The two authors (EB & JS) analysed the abstracts and the full articles for review according to the inclusion or exclusion categories separately. Where there was any conflict the authors met and resolved the conflicts. There were other existing groups within the department that were available if the conflict could not be resolved between the two authors, but most of the conflicts was around ambiguity on the level of detail required for inclusion rather than whether the article met the inclusion or exclusion criteria. In these cases, the article was included in the full text review.
As noted the focus for this review was solely on DHIS2 (and previous versions of DHIS). Inclusion criteria were therefore that research and conference articles were peer reviewed and described how the data from DHIS2 was being used for action or decision making OR that the Grey literature described how the data from DHIS2 was being used for action or decision making. Exclusion criteria were:
Articles which focus on use of data for action or decision making not from DHIS2;
Articles that evaluate or assess the needs of the health system in relation to DHIS2 or using DHIS2 data;
Articles that describe/evaluate quality of data;
DHIS2 data used with other data sources with purpose of validating or highlighting deficiencies of the datasets;
Articles that describe theoretical or conceptual frameworks only that could improve DHIS2 data use;
Articles that describe the analysis and products of data only with no description in relation to how this analysis or product is used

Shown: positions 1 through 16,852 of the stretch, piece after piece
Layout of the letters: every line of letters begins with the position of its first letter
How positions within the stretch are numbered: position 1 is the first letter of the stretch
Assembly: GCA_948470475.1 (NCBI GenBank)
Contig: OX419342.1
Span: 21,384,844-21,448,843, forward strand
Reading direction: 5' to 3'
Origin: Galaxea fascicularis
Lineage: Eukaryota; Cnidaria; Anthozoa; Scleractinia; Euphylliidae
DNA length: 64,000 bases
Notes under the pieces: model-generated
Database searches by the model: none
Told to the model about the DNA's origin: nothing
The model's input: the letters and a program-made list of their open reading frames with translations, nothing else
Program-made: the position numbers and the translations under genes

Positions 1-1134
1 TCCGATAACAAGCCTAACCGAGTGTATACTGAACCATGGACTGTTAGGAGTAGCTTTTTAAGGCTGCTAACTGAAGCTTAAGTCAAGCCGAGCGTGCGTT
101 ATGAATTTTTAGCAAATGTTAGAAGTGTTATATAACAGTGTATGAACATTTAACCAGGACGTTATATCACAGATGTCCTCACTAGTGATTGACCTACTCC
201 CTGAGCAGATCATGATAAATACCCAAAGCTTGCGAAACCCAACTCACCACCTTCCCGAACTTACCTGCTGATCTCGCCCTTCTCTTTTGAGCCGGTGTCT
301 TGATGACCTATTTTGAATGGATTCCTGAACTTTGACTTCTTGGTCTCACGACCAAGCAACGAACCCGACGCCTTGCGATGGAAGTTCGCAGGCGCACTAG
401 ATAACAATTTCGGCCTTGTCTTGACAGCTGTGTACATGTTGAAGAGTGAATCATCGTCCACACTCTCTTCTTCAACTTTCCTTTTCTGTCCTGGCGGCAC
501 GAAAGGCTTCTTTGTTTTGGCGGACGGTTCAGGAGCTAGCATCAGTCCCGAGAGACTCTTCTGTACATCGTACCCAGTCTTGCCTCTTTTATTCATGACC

Articles that mention data use but provide no examples of how it is used
Non-English language studies.
The JBI Guidelines approach of Peters et al., (27) was followed and included the following steps: defining and aligning the objective/s and question/s; developing and aligning the inclusion criteria with the objective/s and question/s; describing the planned approach to evidence searching, selection, extraction, and charting; searching, selecting, charting and summarising the evidence. The protocol was initially shared with the Heritage Project: Designing for Data Use research group at the University of Oslo for input.
The five stage approach of Arksey and O’Malley (28) and progressed by Levac et al., (29) was followed: i) identifying the research question; ii) identifying relevant studies; iii) study selection; iv) charting the data; v) collating, summarising and reporting results.